for the Province in 1916, has shown that the same methods of age-determination were applicable
to the British Columbia herring (Clupca pallasii). This method will be used in the present
investigation.
Though fishing for herring in Provincial waters has been slow, it may be stated to have
become stabilized in 1917. In that year the catch totalled 40,037,400 lb. In 1920 it advanced
to 100,135,000 lb. and remained close to that amount each year up to and including 1923. In the
years 1925 to 1929 it averaged 152,462,000 lb. The gain in the last few years may be due largely
to an increased use of gear, and not due to increased abundance. The desirability of having the
herring industry established on a basis that assures its continuance is evident. Accordingly the
present investigation has been undertaken in the hope of gaining such an understanding as will
enable us to adopt a system of exploitation which will assure its maintenance. And it is hoped
that in time it may also be possible to forecast approximate estimates in advance of the season. LIFE-HISTORY OF SOCKEYE SALMON. J 17
APPENDICES.
CONTRIBUTIONS TO THE LIFE-HISTORY OP THE SOCKEYE SALMON.
(No. 15.)
By Wilbert A. Clemens, Ph.D., Director, Pacific Biological Station, Nanaimo,
and Lucy S. Clemens, Ph.D.
INTRODUCTION.
Of the runs of sockeye salmon to the four main river systems of the Province, that to the
Fraser River was the only one in 1929 which may be considered encouraging. The pack of this
river was 26,059 cases more than that of 1925—the brood-year of the 1929 run—and the increase
was made up entirely of increased catch by Canadian fishermen. But more important from the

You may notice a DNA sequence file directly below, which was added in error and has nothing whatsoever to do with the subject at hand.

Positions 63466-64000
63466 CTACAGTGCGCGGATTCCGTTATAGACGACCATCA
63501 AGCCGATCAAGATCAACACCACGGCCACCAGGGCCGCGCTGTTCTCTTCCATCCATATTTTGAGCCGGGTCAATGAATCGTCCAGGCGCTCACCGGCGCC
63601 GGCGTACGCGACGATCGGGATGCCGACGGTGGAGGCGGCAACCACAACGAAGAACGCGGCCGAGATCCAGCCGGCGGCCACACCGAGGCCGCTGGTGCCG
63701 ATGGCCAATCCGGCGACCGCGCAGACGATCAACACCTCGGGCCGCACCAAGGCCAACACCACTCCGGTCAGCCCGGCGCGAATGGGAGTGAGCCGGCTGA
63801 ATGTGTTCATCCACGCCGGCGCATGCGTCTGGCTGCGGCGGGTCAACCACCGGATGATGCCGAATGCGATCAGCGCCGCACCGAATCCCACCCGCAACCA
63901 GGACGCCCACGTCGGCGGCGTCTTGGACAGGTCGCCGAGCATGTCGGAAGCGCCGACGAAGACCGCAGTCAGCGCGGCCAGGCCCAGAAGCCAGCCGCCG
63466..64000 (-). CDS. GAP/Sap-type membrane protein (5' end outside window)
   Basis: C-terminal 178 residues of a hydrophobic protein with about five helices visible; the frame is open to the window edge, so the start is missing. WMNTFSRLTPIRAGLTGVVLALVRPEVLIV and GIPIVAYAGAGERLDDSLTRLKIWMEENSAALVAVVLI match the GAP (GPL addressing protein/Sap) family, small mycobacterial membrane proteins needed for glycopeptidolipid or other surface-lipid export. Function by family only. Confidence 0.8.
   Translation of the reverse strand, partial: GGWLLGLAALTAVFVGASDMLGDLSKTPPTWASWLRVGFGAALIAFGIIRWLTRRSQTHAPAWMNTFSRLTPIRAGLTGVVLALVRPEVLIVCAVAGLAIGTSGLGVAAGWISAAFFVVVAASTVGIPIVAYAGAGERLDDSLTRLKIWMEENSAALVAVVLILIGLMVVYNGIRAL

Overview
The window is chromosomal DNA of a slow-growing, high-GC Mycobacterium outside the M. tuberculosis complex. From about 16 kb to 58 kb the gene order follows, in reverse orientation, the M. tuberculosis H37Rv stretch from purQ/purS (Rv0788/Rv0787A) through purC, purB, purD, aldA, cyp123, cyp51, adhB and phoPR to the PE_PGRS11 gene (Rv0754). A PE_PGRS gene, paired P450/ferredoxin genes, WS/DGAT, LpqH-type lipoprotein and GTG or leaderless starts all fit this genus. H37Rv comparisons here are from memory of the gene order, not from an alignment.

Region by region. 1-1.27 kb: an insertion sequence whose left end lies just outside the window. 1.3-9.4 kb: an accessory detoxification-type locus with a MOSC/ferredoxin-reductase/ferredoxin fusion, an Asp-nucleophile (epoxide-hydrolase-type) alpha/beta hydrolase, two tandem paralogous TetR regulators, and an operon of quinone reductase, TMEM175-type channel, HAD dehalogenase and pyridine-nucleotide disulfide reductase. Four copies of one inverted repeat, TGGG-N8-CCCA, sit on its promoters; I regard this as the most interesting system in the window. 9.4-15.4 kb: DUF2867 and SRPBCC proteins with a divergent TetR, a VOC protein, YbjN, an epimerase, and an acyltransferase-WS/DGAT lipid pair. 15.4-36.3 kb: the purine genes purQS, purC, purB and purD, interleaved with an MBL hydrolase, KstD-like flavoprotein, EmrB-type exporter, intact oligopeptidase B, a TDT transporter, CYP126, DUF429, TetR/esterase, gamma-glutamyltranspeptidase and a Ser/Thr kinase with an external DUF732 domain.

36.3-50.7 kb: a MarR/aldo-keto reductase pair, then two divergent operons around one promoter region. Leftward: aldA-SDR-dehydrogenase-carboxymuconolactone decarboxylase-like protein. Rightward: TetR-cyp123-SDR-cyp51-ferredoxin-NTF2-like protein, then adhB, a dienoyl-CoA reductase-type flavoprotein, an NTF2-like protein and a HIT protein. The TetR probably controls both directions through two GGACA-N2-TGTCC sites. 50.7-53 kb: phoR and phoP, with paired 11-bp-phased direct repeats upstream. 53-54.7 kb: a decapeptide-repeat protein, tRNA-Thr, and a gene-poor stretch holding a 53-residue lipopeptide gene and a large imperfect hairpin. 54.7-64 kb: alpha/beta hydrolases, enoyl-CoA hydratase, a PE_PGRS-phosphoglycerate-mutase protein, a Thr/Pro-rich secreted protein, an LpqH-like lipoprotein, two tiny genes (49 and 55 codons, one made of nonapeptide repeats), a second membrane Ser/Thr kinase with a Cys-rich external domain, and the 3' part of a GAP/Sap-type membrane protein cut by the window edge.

standpoint of the future was the spawning escapement to the upper reaches of the Fraser basin,
reported as the best since 1917.
The runs to the other three river systems all exhibited discouraging features. The pack at
Rivers Inlet was below expectancy, apparently due to failure of the run of five-year-old fish.
It is suggested that severe freshets in 1925 were responsible.
The pack of the Skeena River run was much below expectancy, the result probably, in part
at least, of adverse weather conditions interfering with fishing operations. The escapement is
reported as large, so that in spite of the low pack there would seem to be reason to believe that
the maintenance of the cycle is well assured.
Unfortunately the same cannot be said of the Nass River. The pack was a comparative
failure and the escapement is reported as poor. This apparently indicates the failure of the
1929-1924-1919 cycle to maintain itself. Last year the decline of the 1928-1923-1918 cycle was
recorded, and the year before, that of the 1927-1922-1917 cycle. It is evident that the Nass River
sockeye situation demands serious consideration.
1.   THE FRASER RIVER SOCKEYE RUN OF 1929.
(1.)  General Characteristics.
In view of the fact that the run of 1929 belongs to the cycle of the former " big " years, it
was anticipated with interest. The total pack for the Fraser River system amounted to 173,467
cases, of which 01,569 cases were packed in the Province of British Columbia and 111,898 cases
in the State of Washington. The report from the upper spawning areas indicates an escapement
very much better than any since 1917. It is therefore evident that the run of 1929 was very
encouraging. The total pack was 26,059 greater than that of 1925. This increase was entirely
in the Canadian pack (Table I.).
There were two noteworthy features in connection with the run of this year. In the first
place, a large number of fish appeared in the early part of the season and, as far as can be
ascertained, proceeded to the upper regions of the Fraser, even to the Stuart Lake area.
In the second place, a considerable number of three-year-old individuals (grilse) occurred
in the ran. Reports of the appearance of these were received from Swiftsure Bank; Sooke;
Rosario Straits and other waters in Washington; the fishing region of the Fraser River; and
from some of the spawning areas of the Upper Fraser.
These two occurrences appear not to be in any way connected with one another, but possibly
to be indicative of different happenings. The first would seem to indicate the possibility of an
increased run in 1933. Undoubtedly the larger ran of this year is the result of the fairly large
escapement in 1925. Referring to the report of the spawning-beds in that year, we find that the